Andy Warner is not only a long-time contributor to As You Were (he’s four for four right now), but he’s also sort of like the human version of Wikipedia; a quick glimpse at his work reveals a wide range of interests, in things both commonplace and obscure.
He’s also a really busy person, but luckily we caught up with him after an impressive year to talk a bit about his art, his teaching, and his forthcoming book.
How did you get involved in AYW?
I got involved in As You Were because my buddy Avi was publishing it and needed a quick page to fill out the first issue. I’ve been in every issue since. It’s sort of serendipitous, except I also work out of a garden shed in Avi’s yard, so I’m easy for him to corner.
How did you first get into drawing / comics / art?
I decided to become a cartoonist when I was in elementary school, but then I spent the next decade doing other stuff like studying Lebanese Civil War era literature and working as a graphic designer.
In my early twenties, I realized comics were the thing that fascinated me the most, and I went for it. I ended up getting an MFA at the Center for Cartoon Studies in 2012, and I’ve been working full time as a cartoonist ever since.
What is your process like?
I work on a Wacom Cintiq, and I’ve been entirely digital since I broke my drawing arm in three places in a bike accident in 2007. I got the arm back after many months, but I learned digital tools to be able to draw with my left hand while I was still in the cast.
Is the scene you contributed to AYW someplace you’ve lived before? What can you tell us about the house, the people, or the period in your life spent living there?
It’s sort of a house mash-up, but I think the strongest element was the house I lived in in San Francisco from 2008-2010 called “Tapalpa.” Between five and eight people lived there, including a woodworker, animator, writer, etc. It was a really interesting, beautiful, and sometimes frustrating environment. I think it worked best when we all got the hell out of the house together and forgot about who wasn’t doing dishes. Actually, the last party the house threw was in 2013 when my wife and I got married in the awesome backyard that we’d terraced and made into a garden. Then, the next week everybody that still lived there got rent evicted.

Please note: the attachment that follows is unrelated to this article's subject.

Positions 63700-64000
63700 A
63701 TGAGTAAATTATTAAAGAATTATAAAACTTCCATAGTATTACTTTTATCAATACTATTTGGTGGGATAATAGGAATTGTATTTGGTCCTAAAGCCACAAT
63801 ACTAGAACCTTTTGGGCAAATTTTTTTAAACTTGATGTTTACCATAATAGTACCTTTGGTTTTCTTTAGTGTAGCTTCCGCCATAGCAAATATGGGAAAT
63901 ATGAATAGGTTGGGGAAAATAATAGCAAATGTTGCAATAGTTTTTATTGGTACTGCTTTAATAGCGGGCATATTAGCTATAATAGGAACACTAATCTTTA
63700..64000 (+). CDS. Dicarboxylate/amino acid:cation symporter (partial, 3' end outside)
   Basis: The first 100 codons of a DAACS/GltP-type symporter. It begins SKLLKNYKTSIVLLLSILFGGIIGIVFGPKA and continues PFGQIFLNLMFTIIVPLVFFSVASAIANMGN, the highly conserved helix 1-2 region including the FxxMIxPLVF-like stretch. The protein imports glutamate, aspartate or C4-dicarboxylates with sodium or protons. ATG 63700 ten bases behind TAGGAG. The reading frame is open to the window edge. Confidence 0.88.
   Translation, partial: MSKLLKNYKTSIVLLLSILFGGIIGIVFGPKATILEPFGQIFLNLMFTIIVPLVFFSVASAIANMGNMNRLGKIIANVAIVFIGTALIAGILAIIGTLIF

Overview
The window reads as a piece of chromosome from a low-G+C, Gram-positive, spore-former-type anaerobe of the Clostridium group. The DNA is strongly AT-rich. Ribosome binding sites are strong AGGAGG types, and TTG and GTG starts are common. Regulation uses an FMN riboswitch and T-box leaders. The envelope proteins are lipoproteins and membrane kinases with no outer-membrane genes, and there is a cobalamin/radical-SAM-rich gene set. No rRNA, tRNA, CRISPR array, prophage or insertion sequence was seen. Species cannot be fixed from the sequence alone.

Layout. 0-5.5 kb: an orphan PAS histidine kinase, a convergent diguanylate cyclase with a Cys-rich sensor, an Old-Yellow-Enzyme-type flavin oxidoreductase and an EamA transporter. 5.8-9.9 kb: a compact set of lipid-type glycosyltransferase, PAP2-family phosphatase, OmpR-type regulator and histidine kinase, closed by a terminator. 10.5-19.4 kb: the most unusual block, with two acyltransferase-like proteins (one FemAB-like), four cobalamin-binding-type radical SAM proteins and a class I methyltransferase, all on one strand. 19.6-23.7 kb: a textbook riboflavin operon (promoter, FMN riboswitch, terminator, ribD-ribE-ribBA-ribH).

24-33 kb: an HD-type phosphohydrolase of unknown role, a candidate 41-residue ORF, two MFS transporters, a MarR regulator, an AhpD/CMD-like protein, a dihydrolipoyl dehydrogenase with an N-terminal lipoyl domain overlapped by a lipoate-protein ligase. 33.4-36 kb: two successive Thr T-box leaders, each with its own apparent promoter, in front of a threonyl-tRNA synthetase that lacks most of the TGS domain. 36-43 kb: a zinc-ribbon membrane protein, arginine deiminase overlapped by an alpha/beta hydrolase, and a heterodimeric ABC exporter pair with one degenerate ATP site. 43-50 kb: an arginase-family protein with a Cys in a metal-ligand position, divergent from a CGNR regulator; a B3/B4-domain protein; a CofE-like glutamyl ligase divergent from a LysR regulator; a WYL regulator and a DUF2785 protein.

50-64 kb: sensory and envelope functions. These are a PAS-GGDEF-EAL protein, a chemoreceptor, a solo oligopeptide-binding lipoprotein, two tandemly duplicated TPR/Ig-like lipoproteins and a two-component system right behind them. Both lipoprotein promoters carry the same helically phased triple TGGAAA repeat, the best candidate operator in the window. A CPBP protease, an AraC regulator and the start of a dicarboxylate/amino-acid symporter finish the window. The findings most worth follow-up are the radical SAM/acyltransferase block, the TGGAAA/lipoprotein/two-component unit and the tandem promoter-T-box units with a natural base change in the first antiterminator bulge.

Your art and writing are both serious and political and lighthearted and fun, depending both upon the outlet and the topic. Do you feel like the work you do is sometimes on opposite ends of the spectrum, or is it all more connected than it might seem?
It’s sort of hard to get a grasp on what I do sometimes, but I don’t mind that. I think the thing that ties it all together is that it’s stuff that interests me that I can really dig deep into. Oddly, that includes both the Syrian refugee crisis and the history of the toothbrush. It’s not difficult to switch gears, because I think my mind is working the same way in both: trying to figure out what’s really going on, and how to tell it as an interesting story.
What does 2016 look like for you in terms of creative things? Your book will be published, is that correct? What can you tell us about it?
Yeah, I’ve got a book coming out in October from Picador called Brief Histories of Everyday Objects. I’m really excited for it. Just found out that it’s up for preorder on Amazon already. It’s going to be more than 200 pages hardcover, which is like four times as long as anything else I’ve ever done, and I’m really excited for it.
For other stuff, the amazing nonfiction and journalism comics publisher The Nib is getting resurrected this Spring. I’m really looking forward to working with them again. They published stories I did on everything from treasure hunters on the lam from the feds to the history of the Boko Haram insurgency in northern Nigeria. So I never really know what kind of stories they’ll bite on!
I’m going to try to put out a couple new mini comics for the convention season, too, and tour around with the new issue of Irene, a comics anthology that I co-publish. Irene 6 has a cartoonist from every single continent in the world, including Antarctica. I think we were the first people to ever do that.
Tell us about teaching for Stanford and CCA.
Teaching is really fun! I think about comics theory and practice a lot on my own, and it’s awesome and weird that I get paid to talk to other people about it. It’s very performative, which can be exhausting, but it’s rewarding when you see the effect you can have. Comics are an exciting subject to teach. It’s a whole visual language and tradition that’s so complex and interesting! I’ll be teaching at Stanford again this fall, and I can’t wait.
If you had to choose one artistic piece of output of yours (comic or otherwise) that would be representative of who you are to show someone who is not familiar with your work, what would it be?
Haha, I dunno. I guess you’re supposed to brand yourself with one thing that you do really well, but I’ve always been too scattered in my focus to do that. So it’s hard to find something representative of the whole. Brief Histories of Everyday Objects would be a good place, but it’s not out until October. I guess this piece I did about invasive python hunters in Florida is a decent place to start.
Off the top of your head, who are some artists whose work you love that fans of your comics should check out?
There are SO MANY fantastic artists working in journalism/non-fiction comics right now. Jackie Roche, Lucy Bellwood, Emi Gennis, Matt Bors, Sarah Glidden, Sophie Yanow, Susie Cagle, and Wendy McNaughton are some of my favorites.